By Jack Ryan
Marshawn Lynch is famous for being a mute in a society that craves talk.
And he has even been fined for it.
But yesterday he opened up about the Seattle Seahawks’ final offensive play in the Super Bowl, telling a Turkish sports network that he was expecting to get the ball on the much-debated play that ended up sealing the New England Patriots’ XLIX victory.
Lynch avoided reporters following the Seahawks’ 28-24 loss and answered just one question about the final play call in which Russell Wilson threw a pass at the 1-yard line that was intercepted by the Patriots’ Malcolm Butler, saying “this is a team game.”
But Lynch gave a thoughtful response to a question about the final play call in an interview with NTV Spor, Turkey’s leading sports network. Lynch is in Turkey, along with former Carolina Panthers running back DeAngelo Williams and Cleveland Browns tight end Gary Barnidge for an American Football Without Barriers camp in the country.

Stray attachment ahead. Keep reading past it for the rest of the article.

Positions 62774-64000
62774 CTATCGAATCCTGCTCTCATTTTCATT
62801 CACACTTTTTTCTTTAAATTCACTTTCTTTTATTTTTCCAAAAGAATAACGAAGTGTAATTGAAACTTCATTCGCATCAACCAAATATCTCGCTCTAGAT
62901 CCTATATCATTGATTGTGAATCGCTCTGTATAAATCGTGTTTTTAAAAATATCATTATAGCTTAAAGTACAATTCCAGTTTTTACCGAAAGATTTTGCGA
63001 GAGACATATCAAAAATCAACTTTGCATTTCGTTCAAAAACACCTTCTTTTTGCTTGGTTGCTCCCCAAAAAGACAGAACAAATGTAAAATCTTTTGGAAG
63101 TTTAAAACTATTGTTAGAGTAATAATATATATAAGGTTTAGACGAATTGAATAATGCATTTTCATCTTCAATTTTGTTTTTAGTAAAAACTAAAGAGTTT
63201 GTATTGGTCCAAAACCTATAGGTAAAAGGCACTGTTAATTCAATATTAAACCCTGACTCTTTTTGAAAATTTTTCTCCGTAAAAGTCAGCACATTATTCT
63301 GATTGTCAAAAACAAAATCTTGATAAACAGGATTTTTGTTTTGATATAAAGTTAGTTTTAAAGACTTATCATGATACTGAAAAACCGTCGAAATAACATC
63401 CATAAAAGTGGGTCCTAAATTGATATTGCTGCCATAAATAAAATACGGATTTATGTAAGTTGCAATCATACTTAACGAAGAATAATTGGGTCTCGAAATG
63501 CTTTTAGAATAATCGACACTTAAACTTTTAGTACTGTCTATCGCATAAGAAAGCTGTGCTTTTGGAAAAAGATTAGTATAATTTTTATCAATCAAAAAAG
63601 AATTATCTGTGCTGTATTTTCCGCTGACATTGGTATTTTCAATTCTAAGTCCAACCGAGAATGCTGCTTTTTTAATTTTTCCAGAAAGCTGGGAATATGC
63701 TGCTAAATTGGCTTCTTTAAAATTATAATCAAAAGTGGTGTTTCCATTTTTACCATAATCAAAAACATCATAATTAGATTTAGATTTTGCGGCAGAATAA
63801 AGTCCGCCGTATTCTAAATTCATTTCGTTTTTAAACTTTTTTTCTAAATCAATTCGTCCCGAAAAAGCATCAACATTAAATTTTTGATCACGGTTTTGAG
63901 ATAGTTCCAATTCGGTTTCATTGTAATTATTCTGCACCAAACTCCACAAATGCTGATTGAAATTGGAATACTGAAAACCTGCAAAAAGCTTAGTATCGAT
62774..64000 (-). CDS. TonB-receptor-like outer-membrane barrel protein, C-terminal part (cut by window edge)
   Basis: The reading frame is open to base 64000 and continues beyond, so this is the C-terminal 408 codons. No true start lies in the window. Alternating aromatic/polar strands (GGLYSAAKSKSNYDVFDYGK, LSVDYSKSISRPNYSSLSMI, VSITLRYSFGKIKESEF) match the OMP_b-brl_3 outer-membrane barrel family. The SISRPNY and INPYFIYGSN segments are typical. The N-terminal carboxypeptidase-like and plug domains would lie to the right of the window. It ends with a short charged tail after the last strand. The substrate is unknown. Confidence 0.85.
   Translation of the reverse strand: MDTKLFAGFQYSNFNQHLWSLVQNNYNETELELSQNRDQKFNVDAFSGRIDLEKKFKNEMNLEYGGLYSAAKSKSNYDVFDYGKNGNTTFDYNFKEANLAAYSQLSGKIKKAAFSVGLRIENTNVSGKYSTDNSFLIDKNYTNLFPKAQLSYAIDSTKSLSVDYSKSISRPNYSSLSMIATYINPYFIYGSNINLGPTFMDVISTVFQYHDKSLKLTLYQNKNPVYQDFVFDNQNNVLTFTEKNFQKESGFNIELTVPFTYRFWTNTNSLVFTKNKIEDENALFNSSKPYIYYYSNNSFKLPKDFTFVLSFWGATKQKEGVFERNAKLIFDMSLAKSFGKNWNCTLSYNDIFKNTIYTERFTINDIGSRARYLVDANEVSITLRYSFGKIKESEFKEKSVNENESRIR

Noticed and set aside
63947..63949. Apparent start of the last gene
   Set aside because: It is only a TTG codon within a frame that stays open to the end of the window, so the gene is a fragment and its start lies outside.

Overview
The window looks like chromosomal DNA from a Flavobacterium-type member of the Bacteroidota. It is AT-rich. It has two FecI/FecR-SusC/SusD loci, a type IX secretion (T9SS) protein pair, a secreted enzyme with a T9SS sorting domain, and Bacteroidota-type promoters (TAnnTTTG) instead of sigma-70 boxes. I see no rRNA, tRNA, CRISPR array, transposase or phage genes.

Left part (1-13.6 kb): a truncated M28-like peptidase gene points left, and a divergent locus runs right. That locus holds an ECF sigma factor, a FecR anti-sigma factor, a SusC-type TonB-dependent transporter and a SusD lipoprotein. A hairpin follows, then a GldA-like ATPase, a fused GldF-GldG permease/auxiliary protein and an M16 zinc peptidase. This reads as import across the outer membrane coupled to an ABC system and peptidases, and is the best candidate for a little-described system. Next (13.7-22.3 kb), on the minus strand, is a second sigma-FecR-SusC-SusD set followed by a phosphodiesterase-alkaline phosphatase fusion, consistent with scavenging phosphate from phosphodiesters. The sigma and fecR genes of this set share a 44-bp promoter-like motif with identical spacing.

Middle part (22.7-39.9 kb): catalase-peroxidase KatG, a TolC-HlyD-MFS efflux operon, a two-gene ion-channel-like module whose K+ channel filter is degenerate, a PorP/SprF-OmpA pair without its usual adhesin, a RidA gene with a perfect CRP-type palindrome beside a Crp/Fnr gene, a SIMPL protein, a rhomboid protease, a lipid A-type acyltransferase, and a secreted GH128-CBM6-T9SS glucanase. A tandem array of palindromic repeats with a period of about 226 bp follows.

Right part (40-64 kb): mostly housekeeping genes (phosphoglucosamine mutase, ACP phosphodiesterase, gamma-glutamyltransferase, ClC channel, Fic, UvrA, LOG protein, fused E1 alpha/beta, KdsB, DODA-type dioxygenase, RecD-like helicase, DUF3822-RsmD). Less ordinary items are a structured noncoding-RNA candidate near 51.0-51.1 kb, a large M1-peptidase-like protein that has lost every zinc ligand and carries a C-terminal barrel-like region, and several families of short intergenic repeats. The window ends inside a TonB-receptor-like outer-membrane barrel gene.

“To be honest with you, I would be lying if I didn’t tell you that I was expecting the ball. Yes, I was expecting the ball. But in life, these things happen. Like I told a reporter after the game, it’s a team sport,” he said in the interview.
“I had no problem with the decision of the play calling. I mean, you know, I think it was more of a … how do I say this? When you look at me, and you let me run that ball in, I am the face of the nation. You know, MVP of the Super Bowl, that’s pretty much the face of the nation at that point of time.
“I don’t know what went into that call. I mean, maybe it was a good thing that I didn’t get the ball. I mean, you know, it cost us the Super Bowl. I mean, I have full … I have full confidence in my teammates to execute that plan because we’ve done it so many more times. But would I love to had the ball in? Yes, I would have.
“But the game is over, and I am in Turkey.”
During the week leading up the Super Bowl, Lynch made headlines for choosing to respond to questions with a different phrase each day, including “I’m just here so I won’t get fined,” whichhe is currently seeking a trademark on and has filed a request with the U.S. Patent and Trademark Office.